Outpatient Commitment (OPC) is a legal procedure that allows for involuntary psychiatric treatment in the community. Legislation for OPC first emerged in the 1970s in the USA in an attempt to provide a legal remedy for the problems posed by ideological reforms to institutional psychiatry and mental health law. OPC in particular attempts to address the difficulties presented by persons with chronic relapsing forms of serious mental illness and poor compliance with outpatient treatment - persons whose disadvantage is now particularly visible in the streets of our large cities. OPC sits awkwardly between the developing and expanding frameworks of community mental health services and mental health law. It potentially overlaps with guardianship laws, enduring medical power of attorney and court orders. Despite the growing provision for OPC and its increasing frequency of use in North America, the Antipodes, and most recently on the boarders of the European continent, there remains little understanding of the conceptual mechanisms involved in its application. Even less is known about the group of patients who might respond best to its implementation. Without taking stock of its potential adverse effects, societies run the risk of enthusiastically embracing this rather crude legal mechanism of persuasion, instead of exploring or supporting the development of potentially more effective and sophisticated clinical interventions to address the problem of non-compliance with outpatient psychiatric treatment. Given the current limitations of clinical interventions for serious mental illness and treatment non-compliance, OPC may provide a very useful role in enhancing the efficacy of these interventions/treatments through its effects on the way a treatment service is provided as well as on the patient's treatment adherence. With this aim in mind, many different forms of OPC have now emerged. However, without adequate research evidence, it is not possible to advocate strongly for the development of one form of OPC legislation over another. Nor is it possible to argue for its use in preference to other legal mechanisms of treatment orders e.g., guardianship orders. The final decision about which form of OPC legislation is chosen appears to have relatively little to do with any empirical evidence of clinical efficacy but more to do with historical and legal concerns. This thesis attempts to go some way to further bridge the gap between evidence based psychiatry and the application of mental health law with respect to Outpatient Commitment. Chapters 1 and 2 describe a brief account of the historical context within which OPC has emerged both internationally and in Australia. Chapter 3 provides a review of clinical outcome studies in the USA and elsewhere, concluding that on simple clinical measures of outcome, OPC appears to be associated with significant benefits. It is of note that all these studies have considerable limitations, and none provide a useful comparison of patients' objective clinical ratings with patients' subjective ratings of the "persuasiveness" or "coerciveness" of OPC. Chapters 4 and 5 of this thesis outline the results of a retrospective controlled study of the clinical outcome of all patients on a form of OPC in a sector of metropolitan Melbourne, Victoria, Australia, between 1987-1992. The characteristics of the patients selected has already been reported in a previous study which describes the sample as being mainly those with chronic relapsing forms of psychotic illness complicated by a history of violence and noncompliance with outpatient treatment. In Chapter 4, the results of an analysis of the clinical outcome of this group of patients suggests that the majority of these patients benefit from the application of OPC. In Chapter 5, the results of the control group comparison also indicate that though these OPC patients have evidence of higher levels of morbidity than other involuntary patients discharged directly into the community, OPC patients improve relatively better while on OPC orders. However, a minority of OPC patients do not seem to benefit or even deteriorate with the application of OPC. The study attempts to identify the characteristics that might predict better or worse clinical outcomes associated with OPC. It is important to note that the study, because of its retrospective design, suffers from limitations similar to those evident in other studies and, in particular, it does not account for influence of patients' subjective experiences of OPC. Finally in Chapters 6 & 7, based on the experience of this study and on a review of the literature, a conceptual model is proposed in order to assist with an understanding of how OPC might work. This model focuses on the nature of the impact of OPC on treatment adherence, through its effect on the patient and on the system within which the patient is being treated. It suggests that a balance needs to be struck between the persuasiveness versus the coerciveness of the Outpatient Commitment procedure. An ineffectual mechanism may discredit the procedure as a persuasive aid to treatment adherence. Conversely, an overly coercive mechanism may actually deter patients from accepting any form of assistance for their illness. This model forms the basis of recommendations for future research to test the effectiveness of OPC and to compare or contrast different forms of OPC with each other and with other less formal mechanisms of coerced community psychiatric treatment. Australia, given its relatively uniform structure and administration of mental health services, is in a good position to compare the benefits or otherwise of the rather disparate forms of OPC being introduced into each of its various states and territories. With a multi-centre randomised controlled trial of OPC in this setting, it may then be possible to make recommendations about which form of OPC most effectively and collaboratively assists in the improvement of poor treatment compliance, and which group of patients with serious mental illness are likely to benefit most from its application. It may also assist with determining OPC's relative clinical merit when compared with other less formal coercive/persuasive clinical interventions for treatment non-compliance. Without attempts to study and confirm the empirical evidence for the 'clinical efficacy' of OPC, this increasingly internationally accepted model of OPC oriented community psychiatric care runs the risk of being prematurely challenged in some future wave of mental health reform. As in the example of de-institutionalisation, the ultimate future of OPC may, however, rest not with the law but with the advent of better and more effective treatments for psychotic disorders.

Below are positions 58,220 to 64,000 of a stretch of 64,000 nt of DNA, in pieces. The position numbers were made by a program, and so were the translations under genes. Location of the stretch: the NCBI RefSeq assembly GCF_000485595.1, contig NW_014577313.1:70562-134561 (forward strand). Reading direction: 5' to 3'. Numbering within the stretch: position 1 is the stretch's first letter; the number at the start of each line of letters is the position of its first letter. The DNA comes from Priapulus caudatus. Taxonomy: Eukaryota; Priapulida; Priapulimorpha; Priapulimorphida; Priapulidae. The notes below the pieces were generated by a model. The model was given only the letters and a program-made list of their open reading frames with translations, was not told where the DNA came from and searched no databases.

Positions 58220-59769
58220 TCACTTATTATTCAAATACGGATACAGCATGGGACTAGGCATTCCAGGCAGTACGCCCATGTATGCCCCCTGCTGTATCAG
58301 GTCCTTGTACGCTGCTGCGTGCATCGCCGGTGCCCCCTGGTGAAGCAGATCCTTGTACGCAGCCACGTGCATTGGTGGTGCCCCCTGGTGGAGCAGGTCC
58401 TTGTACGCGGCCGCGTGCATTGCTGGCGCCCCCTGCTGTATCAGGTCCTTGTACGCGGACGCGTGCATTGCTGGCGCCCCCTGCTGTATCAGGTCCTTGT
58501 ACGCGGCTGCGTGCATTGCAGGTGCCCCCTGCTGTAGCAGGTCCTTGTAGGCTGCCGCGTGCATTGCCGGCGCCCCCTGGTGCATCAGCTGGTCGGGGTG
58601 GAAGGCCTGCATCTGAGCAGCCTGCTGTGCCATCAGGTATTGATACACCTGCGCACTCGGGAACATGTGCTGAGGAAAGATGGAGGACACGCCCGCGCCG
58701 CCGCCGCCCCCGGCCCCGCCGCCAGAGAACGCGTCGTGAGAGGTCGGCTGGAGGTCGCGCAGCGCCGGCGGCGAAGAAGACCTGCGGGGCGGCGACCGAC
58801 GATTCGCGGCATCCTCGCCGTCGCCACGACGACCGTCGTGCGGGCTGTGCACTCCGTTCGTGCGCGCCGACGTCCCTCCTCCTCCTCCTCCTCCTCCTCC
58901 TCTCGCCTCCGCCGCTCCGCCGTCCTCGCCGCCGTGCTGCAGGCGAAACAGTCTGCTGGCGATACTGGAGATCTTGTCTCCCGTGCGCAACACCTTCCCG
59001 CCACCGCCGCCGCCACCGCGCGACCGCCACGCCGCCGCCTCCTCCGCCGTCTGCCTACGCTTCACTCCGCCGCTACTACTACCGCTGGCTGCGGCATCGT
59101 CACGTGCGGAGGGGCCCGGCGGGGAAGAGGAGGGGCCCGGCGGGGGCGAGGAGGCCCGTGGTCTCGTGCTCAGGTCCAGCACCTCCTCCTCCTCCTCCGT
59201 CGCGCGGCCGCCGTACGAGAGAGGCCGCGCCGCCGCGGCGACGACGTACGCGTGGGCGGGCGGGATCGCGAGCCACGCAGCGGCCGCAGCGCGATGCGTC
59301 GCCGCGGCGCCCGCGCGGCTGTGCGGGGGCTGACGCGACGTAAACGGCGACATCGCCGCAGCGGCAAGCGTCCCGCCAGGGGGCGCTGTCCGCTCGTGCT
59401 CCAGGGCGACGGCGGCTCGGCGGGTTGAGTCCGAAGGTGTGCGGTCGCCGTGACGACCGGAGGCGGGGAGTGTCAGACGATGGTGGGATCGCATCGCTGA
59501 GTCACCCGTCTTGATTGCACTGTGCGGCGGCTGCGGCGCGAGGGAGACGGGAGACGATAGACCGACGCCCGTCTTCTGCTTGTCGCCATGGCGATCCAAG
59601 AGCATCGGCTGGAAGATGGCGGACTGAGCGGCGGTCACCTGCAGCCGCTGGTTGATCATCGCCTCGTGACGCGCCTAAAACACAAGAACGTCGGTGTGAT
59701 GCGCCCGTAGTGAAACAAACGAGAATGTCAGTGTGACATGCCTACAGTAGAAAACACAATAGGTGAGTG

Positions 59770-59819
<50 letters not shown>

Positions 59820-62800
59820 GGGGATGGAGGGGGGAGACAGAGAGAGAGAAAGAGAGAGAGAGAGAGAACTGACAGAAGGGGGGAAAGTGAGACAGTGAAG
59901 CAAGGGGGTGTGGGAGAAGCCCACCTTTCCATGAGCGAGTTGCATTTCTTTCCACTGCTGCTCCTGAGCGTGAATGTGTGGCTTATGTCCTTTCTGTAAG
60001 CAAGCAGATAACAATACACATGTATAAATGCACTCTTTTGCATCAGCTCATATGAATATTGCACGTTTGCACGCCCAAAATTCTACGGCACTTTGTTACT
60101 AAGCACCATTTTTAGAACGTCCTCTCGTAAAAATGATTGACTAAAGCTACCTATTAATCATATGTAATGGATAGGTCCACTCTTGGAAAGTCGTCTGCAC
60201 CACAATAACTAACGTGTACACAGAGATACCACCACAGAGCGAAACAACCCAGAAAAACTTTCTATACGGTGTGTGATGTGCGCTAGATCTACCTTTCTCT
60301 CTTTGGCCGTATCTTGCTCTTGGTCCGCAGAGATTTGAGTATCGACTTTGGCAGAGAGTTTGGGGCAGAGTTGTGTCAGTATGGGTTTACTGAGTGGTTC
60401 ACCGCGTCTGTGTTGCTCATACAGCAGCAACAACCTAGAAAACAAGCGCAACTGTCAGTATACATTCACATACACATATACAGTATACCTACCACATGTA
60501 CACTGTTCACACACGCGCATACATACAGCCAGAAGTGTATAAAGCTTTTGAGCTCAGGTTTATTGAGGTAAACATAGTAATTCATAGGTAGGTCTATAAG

Chinese-Australian families' help-seeking behaviours for mental illness